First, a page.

We also visited Muhraka Monastery on Mount Carmel where prophet Elijah prayed for rain and challenged 450 prophets of Baal (1 Kings 18).  From the monastery, we had a beautiful view of Jezreel Plain, across the valley in the far distance were Mt. Tabor (also called Mt. Transformation) and Nazareth.

The last city we toured along the Mediterranean Sea was Haifa.  According to cliché, “Jerusalem is the city of the pastTelAviv is the city of the present and Haifa is the city of the future.”  Today Haifa is the silicon valley of Israel, very beautiful and clean.  It seemed a very safe place to live, we saw a little kid walking his dog at night all by himself.

DSC09766(1)Our hotel in Haifa “Bayview” was next to the famous Baha’i Garden.  Great location with good breakfast buffet, clean and nice service, we highly recommend it.  Make sure to take a walk in the evening to the German Colony nearby.  There were restaurants and bars, and unique boutique shops, the Garden was amazing at night.

One thing worth mention, especially with the current hypes in the media about moving US Embassy to Jerusalem, is our hotel in Tel Aviv, Lusky.   The hotel is right across street from the America Embassy in Tel Aviv!  It is also on our recommended list, great location–across from the beach and very nice service.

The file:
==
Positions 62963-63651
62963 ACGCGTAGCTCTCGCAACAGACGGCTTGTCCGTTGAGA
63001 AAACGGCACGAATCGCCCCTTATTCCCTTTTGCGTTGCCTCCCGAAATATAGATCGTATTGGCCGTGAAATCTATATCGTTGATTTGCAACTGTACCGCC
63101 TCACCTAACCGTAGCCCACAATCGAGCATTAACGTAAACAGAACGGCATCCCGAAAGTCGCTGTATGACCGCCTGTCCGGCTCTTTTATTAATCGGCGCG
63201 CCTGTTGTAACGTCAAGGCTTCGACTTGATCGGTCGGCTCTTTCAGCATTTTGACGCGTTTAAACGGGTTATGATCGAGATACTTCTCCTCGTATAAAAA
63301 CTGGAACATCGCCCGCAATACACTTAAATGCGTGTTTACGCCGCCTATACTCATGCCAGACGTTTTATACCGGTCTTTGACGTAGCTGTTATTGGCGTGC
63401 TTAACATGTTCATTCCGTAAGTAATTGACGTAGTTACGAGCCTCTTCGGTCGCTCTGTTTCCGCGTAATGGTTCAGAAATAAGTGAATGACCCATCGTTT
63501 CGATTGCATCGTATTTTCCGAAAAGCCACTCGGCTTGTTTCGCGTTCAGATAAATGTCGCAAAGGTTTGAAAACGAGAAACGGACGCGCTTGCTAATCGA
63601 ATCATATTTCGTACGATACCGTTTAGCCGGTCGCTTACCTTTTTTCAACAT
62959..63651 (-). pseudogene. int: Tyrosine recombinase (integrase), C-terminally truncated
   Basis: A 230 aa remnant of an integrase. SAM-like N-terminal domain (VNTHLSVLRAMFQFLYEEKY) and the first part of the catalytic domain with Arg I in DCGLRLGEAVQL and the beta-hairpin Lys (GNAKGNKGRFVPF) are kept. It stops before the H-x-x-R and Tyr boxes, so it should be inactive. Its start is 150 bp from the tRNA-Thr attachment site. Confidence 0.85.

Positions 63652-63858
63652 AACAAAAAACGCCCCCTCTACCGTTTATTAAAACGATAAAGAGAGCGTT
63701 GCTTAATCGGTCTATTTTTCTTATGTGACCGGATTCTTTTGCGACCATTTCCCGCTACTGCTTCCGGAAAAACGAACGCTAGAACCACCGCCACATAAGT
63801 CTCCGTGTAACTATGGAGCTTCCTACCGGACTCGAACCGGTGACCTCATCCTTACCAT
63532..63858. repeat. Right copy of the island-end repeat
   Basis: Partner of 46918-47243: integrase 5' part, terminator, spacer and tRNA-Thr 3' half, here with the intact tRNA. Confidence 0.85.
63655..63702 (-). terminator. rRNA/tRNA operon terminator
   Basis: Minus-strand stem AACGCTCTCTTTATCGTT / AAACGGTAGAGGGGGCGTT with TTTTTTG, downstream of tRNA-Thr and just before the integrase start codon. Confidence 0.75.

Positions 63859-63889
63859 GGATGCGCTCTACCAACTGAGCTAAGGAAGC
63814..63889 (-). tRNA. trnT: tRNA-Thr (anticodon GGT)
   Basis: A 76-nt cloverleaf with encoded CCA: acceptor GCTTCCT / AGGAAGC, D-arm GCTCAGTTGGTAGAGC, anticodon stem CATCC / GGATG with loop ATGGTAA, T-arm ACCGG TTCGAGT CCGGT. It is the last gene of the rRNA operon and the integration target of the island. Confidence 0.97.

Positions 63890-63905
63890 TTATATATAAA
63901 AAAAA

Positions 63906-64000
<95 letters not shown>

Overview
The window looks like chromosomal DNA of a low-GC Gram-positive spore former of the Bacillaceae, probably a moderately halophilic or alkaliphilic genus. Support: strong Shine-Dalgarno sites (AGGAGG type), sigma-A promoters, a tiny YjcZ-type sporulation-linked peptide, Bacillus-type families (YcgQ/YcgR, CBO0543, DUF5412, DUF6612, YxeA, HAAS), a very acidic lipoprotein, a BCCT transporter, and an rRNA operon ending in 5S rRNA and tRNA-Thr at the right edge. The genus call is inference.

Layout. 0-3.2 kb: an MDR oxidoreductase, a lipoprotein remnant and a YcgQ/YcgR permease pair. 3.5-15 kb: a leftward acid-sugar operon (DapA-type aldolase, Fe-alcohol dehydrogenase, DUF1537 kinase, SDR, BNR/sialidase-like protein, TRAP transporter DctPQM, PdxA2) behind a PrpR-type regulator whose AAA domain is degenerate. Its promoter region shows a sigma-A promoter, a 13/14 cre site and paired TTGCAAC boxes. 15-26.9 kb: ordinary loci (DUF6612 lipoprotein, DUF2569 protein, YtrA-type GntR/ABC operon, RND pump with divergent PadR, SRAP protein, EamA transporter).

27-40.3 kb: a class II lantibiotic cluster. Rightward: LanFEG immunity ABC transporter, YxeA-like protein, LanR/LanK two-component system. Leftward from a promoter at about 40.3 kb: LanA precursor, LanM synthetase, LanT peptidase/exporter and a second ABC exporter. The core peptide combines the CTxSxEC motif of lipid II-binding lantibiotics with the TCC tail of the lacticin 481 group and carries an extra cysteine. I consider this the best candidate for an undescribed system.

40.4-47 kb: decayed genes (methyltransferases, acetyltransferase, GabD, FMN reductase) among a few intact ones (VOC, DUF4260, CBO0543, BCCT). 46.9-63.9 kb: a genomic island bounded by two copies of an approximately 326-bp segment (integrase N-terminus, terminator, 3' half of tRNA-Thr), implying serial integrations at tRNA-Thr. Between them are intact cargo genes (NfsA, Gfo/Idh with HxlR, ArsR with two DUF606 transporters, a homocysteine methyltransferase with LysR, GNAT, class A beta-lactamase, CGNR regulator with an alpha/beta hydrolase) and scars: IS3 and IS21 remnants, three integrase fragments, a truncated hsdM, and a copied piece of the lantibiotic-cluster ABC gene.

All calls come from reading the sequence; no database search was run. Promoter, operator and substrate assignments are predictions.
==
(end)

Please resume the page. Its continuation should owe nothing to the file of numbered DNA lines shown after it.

A word about security check in Ben Gurion airport: it is mandatory to be at the airport THREE hours prior to flight departure.  So keep that in mind when you book flight ticket–if your flight leaves 7:30 am you HAVE TO be at the airport at 4:30 in the morning!!  No kidding.  Lusky arranged taxi for us, when we got out at 4 am, the driver was already there waiting for us!

Taxi was abundant and reliable in Tel Aviv.  It costed us 180 NIS (New Israel Shekel) to Tel Aviv city from the airport.  One US dollar was 3.7 NIS.  We had exchanged about 1,000 NIS before we left.  In reality it was not necessary.  We found out US dollar was accepted anywhere in Israel and hotels accepted major credit cards. Actually you should use credit card as often as possible because you don’t pay local tax (VAT 17%!) when using foreign credit card.

map